Actin depolymerizing factor4 is required for actin filament turnover and pattern-triggered immunity in Arabidopsis

Jessica L Henty, Purdue University


The cytoskeleton represents a dynamic platform for detecting and reacting to a diverse collection of biotic and abiotic stimuli. It also comprises a network that is commonly hijacked by intracellular pathogens for their own purposes. As a result, the nature and timing of the changes in actin arrays range from an increase in filament abundance, to extensive bundling, to massive depolymerization, depending on the responding cell type and the nature of signal received. For example, following inoculation with symbiotic bacteria, the host actin cytoskeleton exhibits an increase in filament abundance, whereas infection with pathogenic fungi or oomycetes stimulates an increase in the extent of filament bundling. Many believe that these latter changes to actin filament architecture result from the physical penetration of cells by invading pathogens. Further, studies investigating the actin changes during bacterial pathogenesis, like Pseudomonas syringae infection, which does not penetrate cells, are lacking. Finally, the exact mechanisms used to produce changes in actin filament organization during plant infection are unknown; however, an increase in actin polymerization, a decrease in actin filament turnover, or a combination of the two may be involved. ^ As key signal transducers, numerous actin-binding proteins are known to regulate actin networks, and their response to the common second messengers associated with innate immunity is well characterized in vitro. One actin-binding protein family whose activities are regulated in vitro by pH changes, phospholipids, and protein phosphorylation is the actin depolymerizing factor (ADF)/cofilin family. ADF/cofilin contributes to stochastic filament severing and facilitates actin turnover. However, the actual mechanism of ADF-mediated turnover in cells has not been confirmed. We used powerful reverse-genetics approaches associated with the model organism Arabidopsis thaliana and state-of-the-art microscopy to investigate the loss of an ADF/cofilin isoform on actin filament dynamics in vivo. Epidermal cells from the adf4 homozygous mutant had up to a 3-fold reduction in severing frequency compared to wild-type, as well as increased filament lengths and lifetimes. Collectively, our findings are the first direct evidence for the importance of ADF/cofilin-mediated stochastic severing contributing to the disassembly of actin filament arrays in living cells. ^ We also investigated whether actin rearrangements in the plant host cytoskeleton occur following bacterial treatment using the Arabidopsis-Pseudomonas pathosystem. Using robust actin architecture analysis tools and spinning disk confocal microscopy, we quantified the temporal response of cotyledon epidermal cells to pathogenic and non-pathogenic P. syringae pv. tomato DC3000 strains. We measured an immediate but transient increase in actin filament abundance that was associated with innate immunity. Additionally, we used the genetics of both bacterium and plant to demonstrate that the increase in actin filament abundance still occurred in epidermal cells inoculated with non-pathogenic mutants deficient for type-III secretion or for all 28 putative effector proteins. Significantly, a similar actin response was elicited with treatments of bacterial and fungal microbe-associated molecular patterns (MAMPs). We also observed an increase in the extent of actin filament bundling at late timepoints, which appeared to be part of host-plant susceptibility. This is the first evidence that the host-cell cytoskeleton responds to multiple signals at different times following treatment with pathogenic bacteria. Finally, several Arabidopsis knockout mutants for a well-characterized MAMP receptor complex failed to elicit a change to actin arrays following DC3000 inoculation. Collectively, these results demonstrate unambiguously that the perception of MAMP ligands and receptor kinase signaling are necessary to trigger actin reorganization in host epidermal cells. ^ To further dissect the cellular mechanisms that underpin the increase in actin filament abundance during innate immunity, we utilized the Arabidopsis adf4 mutant and the high spatiotemporal resolution imaging of hypocotyl epidermal cells. If ADF4 activity is negatively regulated during innate immunity, we predict that the cytoskeleton in the adf4 knockout mutant will resemble the actin array changes observed during PTI. Furthermore, if ADF4 is a key player that contributes to the increase in actin filament abundance, the knockout mutant should be unresponsive to MAMP signals. The changes we observed following MAMP treatment were consistent with alterations to actin filament turnover and actin filament end dynamics. Indeed, several changes in stochastic dynamics properties phenocopied the features of the actin cytoskeleton in the adf4 mutant measured previously. Moreover, the adf4 mutant does not display changes in actin filament abundance following MAMP treatment. This provides compelling evidence that ADF4 activity is down regulated during PTI, and is the first data implicating a key actin-binding protein in the rapid actin turnover that occurs during plant innate immunity.^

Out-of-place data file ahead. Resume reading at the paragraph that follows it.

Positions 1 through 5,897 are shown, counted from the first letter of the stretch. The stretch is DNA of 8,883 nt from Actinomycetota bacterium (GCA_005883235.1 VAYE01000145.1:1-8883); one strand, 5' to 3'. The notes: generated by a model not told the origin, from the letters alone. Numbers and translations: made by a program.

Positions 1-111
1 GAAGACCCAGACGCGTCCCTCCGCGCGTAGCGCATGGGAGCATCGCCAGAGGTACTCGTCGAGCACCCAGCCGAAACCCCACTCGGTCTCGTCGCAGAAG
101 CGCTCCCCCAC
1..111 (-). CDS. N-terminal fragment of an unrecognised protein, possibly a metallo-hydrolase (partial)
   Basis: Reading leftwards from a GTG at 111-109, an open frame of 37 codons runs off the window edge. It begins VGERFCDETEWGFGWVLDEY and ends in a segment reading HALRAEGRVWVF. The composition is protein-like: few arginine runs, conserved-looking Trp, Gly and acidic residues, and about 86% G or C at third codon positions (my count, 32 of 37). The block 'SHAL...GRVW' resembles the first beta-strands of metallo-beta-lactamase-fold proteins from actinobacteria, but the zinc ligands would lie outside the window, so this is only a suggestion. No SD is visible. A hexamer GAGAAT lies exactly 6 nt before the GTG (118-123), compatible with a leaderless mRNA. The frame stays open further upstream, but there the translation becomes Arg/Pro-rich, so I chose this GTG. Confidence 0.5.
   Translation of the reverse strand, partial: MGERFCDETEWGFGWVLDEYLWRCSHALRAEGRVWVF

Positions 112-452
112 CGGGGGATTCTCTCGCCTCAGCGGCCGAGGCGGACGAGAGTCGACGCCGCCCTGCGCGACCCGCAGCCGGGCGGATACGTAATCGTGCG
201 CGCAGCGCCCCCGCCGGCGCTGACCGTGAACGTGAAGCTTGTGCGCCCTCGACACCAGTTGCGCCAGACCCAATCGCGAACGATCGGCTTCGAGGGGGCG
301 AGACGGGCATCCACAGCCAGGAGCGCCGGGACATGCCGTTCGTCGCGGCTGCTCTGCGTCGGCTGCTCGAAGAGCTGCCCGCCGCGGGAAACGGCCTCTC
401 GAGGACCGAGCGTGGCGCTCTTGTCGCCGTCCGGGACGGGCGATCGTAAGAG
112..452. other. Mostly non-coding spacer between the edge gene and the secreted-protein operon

Christopher J. Staiger, Purdue University.

Subject Area

Biology, Botany|Biology, Cell|Agriculture, Plant Pathology

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